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Thread: Wanting to sluice along the Alcan Highway to Alaska

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  1. #16

    Mar 2016
    2446 times
    All Types Of Treasure Hunting
    Quote Originally Posted by Mitch Dickson View Post
    Why would you leave gold to find gold?
    Obviously for an adventure!? Some people go on a cruise. Sounds like fun.
    KevinInColorado and akflyer like this.
    All treasures found with permission on private property or on active mining claims.

  2. #17
    Aug 2014
    SDC2300, Whippet, 151, GH, shovel, brain
    393 times
    Ziggenation, I dig your avatar!

  3. #18
    Oct 2016
    Montana in winter and Yukon in summer
    66 times
    All Types Of Treasure Hunting
    Quote Originally Posted by Ziggenation View Post
    Hi Gang,

    My girl and I are going to drive up to Alaska from Seattle on the Alcan highway this summer. I've done quite a bit of prospecting but because of space limitations I just want to bring two small sluices. I just want to work a claim for a few days, nothing major, old fashion shovel and classifier.

    Can I just rent a claim for those days, should I work a public spot? How do I go about accomplishing my goal.

    Thanks everyone,

    The locals are great. I've never had any problems with them. The prices are much higher than in the states so be prepared for that (two to three times more). I have driven the Alcan to my claims in the Yukon territory yearly and never had a problem either way. As for getting fleeced with the gold at the border that isn't true. The US doesn't care about the gold you bring back. It is just a metal and they can't tax it. They get you if you send it to a refiner. That's when you'll pay taxes on it. I've brought back plenty of gold across the border and never once did they say anything. In the Yukon the tax on gold you mine is 10 cents an ounce and that's ten cents CA not US which is about 8 cents US. Is that fleecing? Seriously, are you going to find a hundred ounces on a trip like you are talking about? No, you may get real lucky and find an ounce on the whole trip but that isn't anything to worry about. If you find an ounce of AU in Yukon just stop into the mining recorders office and have them weight it and place it in a sealed bag and pay them the ten cent tax. Then keep the gold in the sealed bag for the rest of your trip. You won't have to worry about paying anything else. I wouldn't worry about anything less than an ounce.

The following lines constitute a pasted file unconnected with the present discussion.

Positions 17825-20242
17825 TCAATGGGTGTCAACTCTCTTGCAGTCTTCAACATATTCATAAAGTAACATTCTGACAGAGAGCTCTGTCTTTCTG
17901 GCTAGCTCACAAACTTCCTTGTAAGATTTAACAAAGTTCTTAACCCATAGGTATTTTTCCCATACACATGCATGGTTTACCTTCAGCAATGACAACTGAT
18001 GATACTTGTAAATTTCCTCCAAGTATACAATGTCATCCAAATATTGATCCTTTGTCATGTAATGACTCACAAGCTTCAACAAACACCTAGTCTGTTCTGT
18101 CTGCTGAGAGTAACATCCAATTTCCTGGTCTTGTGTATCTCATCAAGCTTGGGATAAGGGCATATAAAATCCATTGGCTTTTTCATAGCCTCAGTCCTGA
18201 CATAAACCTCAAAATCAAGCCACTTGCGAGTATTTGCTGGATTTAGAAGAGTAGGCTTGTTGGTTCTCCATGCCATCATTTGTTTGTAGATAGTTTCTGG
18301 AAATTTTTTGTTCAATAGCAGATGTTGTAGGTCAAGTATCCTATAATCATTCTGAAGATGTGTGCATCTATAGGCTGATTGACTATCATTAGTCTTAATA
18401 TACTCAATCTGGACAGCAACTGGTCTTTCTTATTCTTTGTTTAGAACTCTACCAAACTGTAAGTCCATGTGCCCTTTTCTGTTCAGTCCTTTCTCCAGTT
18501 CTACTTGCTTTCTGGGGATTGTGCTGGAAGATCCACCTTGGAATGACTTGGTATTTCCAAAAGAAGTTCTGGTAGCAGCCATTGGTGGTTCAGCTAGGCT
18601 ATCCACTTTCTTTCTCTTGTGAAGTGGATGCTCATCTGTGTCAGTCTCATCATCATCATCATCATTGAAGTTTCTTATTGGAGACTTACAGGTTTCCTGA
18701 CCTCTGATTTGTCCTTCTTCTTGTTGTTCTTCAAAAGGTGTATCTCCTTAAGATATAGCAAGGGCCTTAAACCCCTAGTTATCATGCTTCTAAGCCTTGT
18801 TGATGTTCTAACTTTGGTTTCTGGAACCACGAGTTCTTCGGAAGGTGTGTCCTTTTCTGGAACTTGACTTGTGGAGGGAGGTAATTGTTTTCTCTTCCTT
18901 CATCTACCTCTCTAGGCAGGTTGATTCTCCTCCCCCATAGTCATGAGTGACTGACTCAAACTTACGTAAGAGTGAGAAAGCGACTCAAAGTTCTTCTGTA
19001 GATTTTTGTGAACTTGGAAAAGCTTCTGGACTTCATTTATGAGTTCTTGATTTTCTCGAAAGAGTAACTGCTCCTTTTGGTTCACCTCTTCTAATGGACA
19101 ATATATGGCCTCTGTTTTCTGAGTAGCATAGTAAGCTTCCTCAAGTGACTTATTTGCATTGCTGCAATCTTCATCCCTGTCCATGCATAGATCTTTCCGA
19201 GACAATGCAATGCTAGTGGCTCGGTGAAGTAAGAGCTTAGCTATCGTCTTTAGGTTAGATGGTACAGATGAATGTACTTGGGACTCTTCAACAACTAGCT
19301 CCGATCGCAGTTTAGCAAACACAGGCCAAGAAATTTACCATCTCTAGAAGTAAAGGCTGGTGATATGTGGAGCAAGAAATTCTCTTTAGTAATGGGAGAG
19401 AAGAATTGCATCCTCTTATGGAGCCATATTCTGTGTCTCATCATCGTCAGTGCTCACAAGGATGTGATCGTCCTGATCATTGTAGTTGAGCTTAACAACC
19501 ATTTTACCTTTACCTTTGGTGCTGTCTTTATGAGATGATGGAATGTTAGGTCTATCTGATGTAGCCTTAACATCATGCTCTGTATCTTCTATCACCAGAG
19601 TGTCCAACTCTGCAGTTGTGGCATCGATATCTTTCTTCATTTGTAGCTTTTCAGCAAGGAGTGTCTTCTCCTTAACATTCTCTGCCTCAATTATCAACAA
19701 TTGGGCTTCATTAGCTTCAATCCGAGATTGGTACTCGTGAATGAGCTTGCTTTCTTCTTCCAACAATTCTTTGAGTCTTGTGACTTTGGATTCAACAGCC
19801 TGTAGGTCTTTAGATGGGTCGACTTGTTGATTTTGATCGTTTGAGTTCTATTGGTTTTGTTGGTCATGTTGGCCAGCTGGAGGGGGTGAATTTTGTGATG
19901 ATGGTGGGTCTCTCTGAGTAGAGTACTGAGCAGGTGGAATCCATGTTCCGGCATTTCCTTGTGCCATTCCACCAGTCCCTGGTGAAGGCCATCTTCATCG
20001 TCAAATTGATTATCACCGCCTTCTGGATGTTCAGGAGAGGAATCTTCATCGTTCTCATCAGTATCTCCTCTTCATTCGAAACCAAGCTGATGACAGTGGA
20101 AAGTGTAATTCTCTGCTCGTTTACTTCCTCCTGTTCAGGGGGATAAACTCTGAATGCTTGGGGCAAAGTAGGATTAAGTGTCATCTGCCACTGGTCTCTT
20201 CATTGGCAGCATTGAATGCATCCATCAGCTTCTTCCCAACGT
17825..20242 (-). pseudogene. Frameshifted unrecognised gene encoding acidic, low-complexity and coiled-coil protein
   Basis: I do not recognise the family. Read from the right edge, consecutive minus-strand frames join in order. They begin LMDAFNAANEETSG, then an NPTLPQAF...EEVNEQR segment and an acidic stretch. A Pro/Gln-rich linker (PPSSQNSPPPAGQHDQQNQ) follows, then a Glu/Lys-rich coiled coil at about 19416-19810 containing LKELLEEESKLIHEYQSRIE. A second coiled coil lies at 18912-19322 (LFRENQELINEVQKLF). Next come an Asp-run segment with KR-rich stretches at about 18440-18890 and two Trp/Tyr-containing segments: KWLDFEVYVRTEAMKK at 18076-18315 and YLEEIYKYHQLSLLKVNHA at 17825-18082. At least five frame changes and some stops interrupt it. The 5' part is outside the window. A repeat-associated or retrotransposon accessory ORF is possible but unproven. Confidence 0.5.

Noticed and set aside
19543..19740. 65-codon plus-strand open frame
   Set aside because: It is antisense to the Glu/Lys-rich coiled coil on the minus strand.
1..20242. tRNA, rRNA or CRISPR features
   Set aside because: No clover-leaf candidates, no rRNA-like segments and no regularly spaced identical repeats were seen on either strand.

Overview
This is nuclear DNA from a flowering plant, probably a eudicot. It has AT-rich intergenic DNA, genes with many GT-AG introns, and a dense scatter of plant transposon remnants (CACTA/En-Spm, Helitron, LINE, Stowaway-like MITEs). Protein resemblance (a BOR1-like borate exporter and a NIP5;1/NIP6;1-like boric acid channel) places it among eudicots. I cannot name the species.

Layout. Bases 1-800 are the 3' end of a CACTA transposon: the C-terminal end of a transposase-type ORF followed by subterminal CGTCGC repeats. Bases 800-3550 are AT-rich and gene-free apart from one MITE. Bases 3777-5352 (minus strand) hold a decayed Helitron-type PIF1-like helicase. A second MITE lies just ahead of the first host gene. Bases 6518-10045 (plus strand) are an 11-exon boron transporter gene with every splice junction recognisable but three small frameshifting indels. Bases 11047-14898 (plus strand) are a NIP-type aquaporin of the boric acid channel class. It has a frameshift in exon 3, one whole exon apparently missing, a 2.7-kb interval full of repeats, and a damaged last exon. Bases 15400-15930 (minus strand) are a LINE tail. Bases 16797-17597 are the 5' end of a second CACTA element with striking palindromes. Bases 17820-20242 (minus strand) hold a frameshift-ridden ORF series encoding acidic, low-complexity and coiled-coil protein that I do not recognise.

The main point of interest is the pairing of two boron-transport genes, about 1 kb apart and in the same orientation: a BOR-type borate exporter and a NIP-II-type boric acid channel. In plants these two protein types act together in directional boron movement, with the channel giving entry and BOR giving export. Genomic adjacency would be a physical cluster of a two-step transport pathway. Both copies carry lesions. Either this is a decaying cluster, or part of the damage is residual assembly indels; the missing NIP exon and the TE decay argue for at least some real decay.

Don't need prospecting permits in Yukon. But understand the Yukon territory is 'real wilderness' not the kind of wilderness we have here in the states. You won't have cell service and in some places there isn't satellite service either. You are on your own so be prepared. Real towns are far and few between. In the Yukon there are only two towns. Whitehorse - the capital and Dawson up north. Everything else is a village but they vary and most are nothing more than a gas pump and maybe a cafe. Sometimes the gas pump is an automated thing and they don't always work. Be sure to carry extra gas with you, you never know when one of the gas pumps you were counting on won't be working. Propane can be scarce also. Even in Whitehorse one time none of the dealers had any propane and I had to drive about 60 miles out of town to find a village that had some. as a miner I couldn't hang around town for a day when the delivery truck was going to show up. Going to town is an all day trip. 6 hours driving from my claims.

    Be prepared with good vehicle and tires. The Alcan is not an easy road to drive and the closer to AK you get the worse the road. Basically when it splits at Whitehorse if you take the Alaskan hwy you'll find it very rough and won't want to travel very fast as you get closer to AK. Going north on the Klondike Hwy the road is better for a while. I haven't been all the way to Dawson so I can't speak for the road going that far. Don't know about the road in AK. The earlier you go the worse the roads will be. It takes the road crews a while to get the damage from the winters patched up and some places be careful they can have half the road fall off the cliff and all the notice you get is a small orange cone a few feet in front of the problem (seriously, I have seen this). Pot holes generally get patched eventually but they won't alert you to them. Rough road areas they'll put up small signs down at road level. If you don't go up early the roads will be better but you'll run into a lot of road construction. They repave miles of road every year so be prepared to be delayed multiple times.